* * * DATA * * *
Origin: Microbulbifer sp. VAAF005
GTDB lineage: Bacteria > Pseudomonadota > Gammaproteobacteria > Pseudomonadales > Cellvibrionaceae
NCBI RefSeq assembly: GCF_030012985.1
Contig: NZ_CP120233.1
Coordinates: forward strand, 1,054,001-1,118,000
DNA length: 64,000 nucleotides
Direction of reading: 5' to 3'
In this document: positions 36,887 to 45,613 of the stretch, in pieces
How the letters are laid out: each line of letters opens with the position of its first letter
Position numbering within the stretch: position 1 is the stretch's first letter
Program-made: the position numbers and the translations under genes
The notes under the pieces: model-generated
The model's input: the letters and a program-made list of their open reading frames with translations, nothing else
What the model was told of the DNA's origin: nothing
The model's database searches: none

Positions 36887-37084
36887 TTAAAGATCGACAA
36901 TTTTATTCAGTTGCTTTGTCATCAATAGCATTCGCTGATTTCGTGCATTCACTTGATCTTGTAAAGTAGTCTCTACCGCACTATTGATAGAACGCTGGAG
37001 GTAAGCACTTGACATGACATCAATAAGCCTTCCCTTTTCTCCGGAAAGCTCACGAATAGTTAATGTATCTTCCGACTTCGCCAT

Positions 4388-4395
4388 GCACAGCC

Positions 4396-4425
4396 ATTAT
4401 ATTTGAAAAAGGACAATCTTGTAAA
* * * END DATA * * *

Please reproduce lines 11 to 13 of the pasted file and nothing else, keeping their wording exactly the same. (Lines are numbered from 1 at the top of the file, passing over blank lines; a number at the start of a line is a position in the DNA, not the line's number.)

Program-made: the position numbers and the translations under genes
The notes under the pieces: model-generated
The model's input: the letters and a program-made list of their open reading frames with translations, nothing else